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44

Ken Sharpe : From despair to hope

The CEO of WestPro Zimbabwe, Ken Sharpe, boasts of leading a company into remarkable success in the wake of extreme market conditions, a component of his plan. Our Editor Phillimon Mhlanga (PM) caught up with property mogul, devout Christian and philanthropist to discuss this and other  issues including  major projects his company is undertaking.

PM: You consistently read scripture as a devout follower of God. In what way does it link to your company?

KS: Good question because some people don’t want to bring faith into the workplace. Some people feel shy to talk about God, about Jesus.
Some people feel that those things should be left at home or left for Sunday when they go to church. But, for me it has been a process, and it goes back to the time when I was born.
I remember my mum  was a devoted Christian, but, I never had a relationship with God. All my life ,growing up, I thought I was on my own. Like I had to make my own life.  And I didn’t  even feel God’s hand in my life.
Unknown to me I had an accident in 2007 while on a private family vacation in Canada. I survived  a life threatening  ski accident.  According to doctors, my chances of survival was only 2%. So, it looked bleak. However, after surgery and many prayers, I miraculously woke up after five days in a coma and be able to remember everything up to the moment I lost consciousness.
I knew then that God saved my life. And that turned me into a relationship with God.
I was willing to do anything for God.
So, I started to read books . I knew he
saved my life for a purpose. So I knew I was the son of God. So, I was willing to become anyone.
So every day when I wake up I read scriptures.
And also I relate my business.
God doesn’t bless you to bless yourself. He blesses you to bless others.
I learnt that  when you multiple, others will benefit from that multiplication.
But also as a responsible person of God to take it, making it more so others can benefit.
So definitely I would say in my life today as a 51 year old man, its intertwined, I cant separate faith and business like I cant separate faith from – there all one and the same thing.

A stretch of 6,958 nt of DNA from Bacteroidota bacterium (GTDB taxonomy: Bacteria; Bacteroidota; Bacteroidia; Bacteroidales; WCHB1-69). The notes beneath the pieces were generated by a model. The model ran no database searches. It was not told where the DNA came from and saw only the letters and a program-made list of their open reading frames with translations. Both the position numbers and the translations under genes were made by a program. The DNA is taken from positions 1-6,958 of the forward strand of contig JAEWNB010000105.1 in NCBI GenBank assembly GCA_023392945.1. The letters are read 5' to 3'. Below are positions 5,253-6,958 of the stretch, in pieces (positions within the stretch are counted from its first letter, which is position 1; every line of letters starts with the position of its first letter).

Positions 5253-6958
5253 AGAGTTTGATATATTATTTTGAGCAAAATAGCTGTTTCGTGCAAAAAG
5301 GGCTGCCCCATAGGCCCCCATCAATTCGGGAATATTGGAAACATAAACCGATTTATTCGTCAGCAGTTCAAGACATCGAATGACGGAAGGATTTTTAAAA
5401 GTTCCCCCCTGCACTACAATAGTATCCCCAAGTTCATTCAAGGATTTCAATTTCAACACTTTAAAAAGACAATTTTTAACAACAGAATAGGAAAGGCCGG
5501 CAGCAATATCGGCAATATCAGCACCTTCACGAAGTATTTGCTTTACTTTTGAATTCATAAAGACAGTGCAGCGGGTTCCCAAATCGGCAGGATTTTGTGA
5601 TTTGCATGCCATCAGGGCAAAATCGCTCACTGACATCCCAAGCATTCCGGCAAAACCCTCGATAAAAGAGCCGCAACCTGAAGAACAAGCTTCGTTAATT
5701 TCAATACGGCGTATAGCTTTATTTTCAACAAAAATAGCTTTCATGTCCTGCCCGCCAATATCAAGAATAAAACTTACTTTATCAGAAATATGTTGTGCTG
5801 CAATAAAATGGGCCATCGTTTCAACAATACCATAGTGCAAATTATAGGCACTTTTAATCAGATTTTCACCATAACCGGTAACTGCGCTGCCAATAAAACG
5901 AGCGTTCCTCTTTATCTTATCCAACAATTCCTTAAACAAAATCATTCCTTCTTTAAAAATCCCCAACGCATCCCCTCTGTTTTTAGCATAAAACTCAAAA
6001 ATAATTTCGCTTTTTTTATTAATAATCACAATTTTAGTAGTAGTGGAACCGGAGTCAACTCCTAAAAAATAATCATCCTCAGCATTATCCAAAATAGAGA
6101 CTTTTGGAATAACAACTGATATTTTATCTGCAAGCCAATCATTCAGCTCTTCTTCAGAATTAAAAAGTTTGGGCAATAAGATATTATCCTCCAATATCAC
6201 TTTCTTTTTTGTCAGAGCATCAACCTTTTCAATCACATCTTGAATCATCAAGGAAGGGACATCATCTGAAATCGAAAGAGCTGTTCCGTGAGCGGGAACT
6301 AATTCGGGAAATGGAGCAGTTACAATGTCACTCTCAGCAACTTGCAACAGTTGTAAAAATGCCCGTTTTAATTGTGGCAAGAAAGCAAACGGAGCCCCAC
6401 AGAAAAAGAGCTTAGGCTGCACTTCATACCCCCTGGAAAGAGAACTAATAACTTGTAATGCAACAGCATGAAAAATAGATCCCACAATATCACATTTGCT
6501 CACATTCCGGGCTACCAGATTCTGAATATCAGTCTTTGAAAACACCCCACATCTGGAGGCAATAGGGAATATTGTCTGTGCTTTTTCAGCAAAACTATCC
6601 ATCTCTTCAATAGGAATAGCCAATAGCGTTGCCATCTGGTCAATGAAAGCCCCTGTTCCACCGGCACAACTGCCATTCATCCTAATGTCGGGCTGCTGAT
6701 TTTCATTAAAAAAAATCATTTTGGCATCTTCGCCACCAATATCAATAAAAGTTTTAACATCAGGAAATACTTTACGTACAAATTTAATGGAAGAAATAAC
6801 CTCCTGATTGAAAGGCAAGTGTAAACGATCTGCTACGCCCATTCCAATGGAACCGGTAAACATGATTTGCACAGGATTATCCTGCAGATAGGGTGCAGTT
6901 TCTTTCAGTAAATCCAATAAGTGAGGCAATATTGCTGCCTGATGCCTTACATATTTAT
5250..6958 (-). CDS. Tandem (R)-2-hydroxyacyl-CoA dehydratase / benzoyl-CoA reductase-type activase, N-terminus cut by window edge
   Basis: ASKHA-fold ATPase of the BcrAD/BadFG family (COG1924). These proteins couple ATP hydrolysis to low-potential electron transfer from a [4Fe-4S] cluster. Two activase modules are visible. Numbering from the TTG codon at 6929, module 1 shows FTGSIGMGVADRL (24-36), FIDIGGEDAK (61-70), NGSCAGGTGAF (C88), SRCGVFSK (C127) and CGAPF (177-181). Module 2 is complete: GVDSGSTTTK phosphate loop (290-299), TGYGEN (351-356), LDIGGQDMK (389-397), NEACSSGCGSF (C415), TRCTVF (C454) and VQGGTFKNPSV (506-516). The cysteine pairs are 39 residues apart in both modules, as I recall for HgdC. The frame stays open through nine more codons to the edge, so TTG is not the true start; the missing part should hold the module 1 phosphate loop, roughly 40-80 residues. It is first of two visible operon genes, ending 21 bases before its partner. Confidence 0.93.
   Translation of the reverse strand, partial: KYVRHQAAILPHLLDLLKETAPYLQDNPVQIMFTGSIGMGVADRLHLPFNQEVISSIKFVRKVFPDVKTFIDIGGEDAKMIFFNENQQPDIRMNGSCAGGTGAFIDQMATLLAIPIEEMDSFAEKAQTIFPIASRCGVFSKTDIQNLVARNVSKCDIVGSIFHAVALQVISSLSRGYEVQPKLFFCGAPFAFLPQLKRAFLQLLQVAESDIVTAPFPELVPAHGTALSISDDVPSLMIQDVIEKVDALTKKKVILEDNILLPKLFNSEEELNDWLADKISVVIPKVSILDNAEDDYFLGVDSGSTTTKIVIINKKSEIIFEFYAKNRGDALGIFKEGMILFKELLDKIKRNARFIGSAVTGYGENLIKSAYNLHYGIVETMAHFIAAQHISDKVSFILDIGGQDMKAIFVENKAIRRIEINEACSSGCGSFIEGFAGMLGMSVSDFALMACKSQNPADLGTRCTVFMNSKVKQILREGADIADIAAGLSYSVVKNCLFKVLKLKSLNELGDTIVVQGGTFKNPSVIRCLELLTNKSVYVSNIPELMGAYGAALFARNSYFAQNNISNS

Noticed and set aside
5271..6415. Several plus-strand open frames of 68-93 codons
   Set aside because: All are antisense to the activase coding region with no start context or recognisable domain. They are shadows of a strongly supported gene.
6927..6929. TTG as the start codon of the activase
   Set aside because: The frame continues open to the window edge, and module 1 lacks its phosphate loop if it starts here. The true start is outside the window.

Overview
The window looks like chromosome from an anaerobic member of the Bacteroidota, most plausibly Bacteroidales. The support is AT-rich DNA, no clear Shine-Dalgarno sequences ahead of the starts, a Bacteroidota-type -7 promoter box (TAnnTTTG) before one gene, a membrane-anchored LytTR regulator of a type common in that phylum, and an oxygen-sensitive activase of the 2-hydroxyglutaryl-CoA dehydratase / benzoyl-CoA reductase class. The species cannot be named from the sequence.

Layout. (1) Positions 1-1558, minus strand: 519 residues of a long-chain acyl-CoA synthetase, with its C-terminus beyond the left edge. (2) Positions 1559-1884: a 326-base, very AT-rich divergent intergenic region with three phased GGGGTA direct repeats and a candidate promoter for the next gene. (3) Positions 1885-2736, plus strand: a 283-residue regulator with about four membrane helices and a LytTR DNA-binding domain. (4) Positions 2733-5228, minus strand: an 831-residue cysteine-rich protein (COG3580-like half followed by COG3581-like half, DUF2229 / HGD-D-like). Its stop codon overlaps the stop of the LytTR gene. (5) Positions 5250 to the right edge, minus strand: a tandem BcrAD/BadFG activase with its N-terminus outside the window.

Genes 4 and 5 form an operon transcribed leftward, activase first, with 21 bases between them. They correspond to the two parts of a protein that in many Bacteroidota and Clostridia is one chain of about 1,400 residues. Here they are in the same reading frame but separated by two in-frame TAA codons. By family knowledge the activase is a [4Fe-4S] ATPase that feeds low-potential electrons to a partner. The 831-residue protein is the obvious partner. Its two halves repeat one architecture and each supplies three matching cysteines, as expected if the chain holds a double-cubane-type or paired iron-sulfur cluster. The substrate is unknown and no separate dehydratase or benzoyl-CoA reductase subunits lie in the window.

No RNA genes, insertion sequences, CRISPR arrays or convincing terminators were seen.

PM: What is fascinating about your story is that you started your first  business when you were 18 years old. Tell us more about that?
KS: I started much earlier when I was 13 years old.
I was at my father’s mine in Shamva. I had a lot of friends and I had a lot of time in my hands.
The farm house, the mine house  and  there was a big garden . Part of the land was not utilised. So, I started a small tuckshop business  there and sold vegetables to the mine workers. So that was my first business. I had no capital because all those were free and was taking 100% profit. My dad paid the salary of gardener, provided the land for free and  seeds from my pocket money.

And eventually, my father  gave me a one way ticket to the United Kingdom.  So, when I came back to Zimbabwe  I was 18, I met my wife (Joanna) and got into business.

PM: I am curious, how did you manage the ups and downs of business at such a tender age?
KS: Its  difficult to say. But, in life you have to have certain characteristics.
For me it was relentless perseverance, to be able to continue .
Just like politics its not for everyone, just like business is not for everyone because the chances of success are very small. If you look at the statistics, you will see that between 70% and 90% of businesses fail. So, if you have 90% chances of failure, why would you want to start a business? It requires consistency, it requires capital, it requires intellectual capital.
So, in my case I didn’t have financial capital, so I had to accumulate it overtime.
Yes intellectual capital you accumulate by experience. I dropped out of school at 17. But, I  later went on to Harvard University Business School. So over the years I accumulated intellectual capital and offcourse God gifted me and blessed me. So, I used it.
PM: Who is that person that immediately springs to mind as having assisted you throughout that period?
KS: I have many people that helped me out. I think, if I remember when I started my business, my father didn’t have the desire to directly help me out, that’s why he sent me with a one way ticket to the UK . So, I would help myself out. I was now in my 20s.
But I think my friends and pastors. I think my Ukraine friend really helped me out. Even if I didn’t have the capital they would always fit in  and help.
From all, I think the most recognition must go to my wife because I don’t think I would be in the position I am today without her. She is a strong woman.

PM: You and your family you so much involved in philanthropy, take us through the journey.
KS: When I started, I was quite stingy.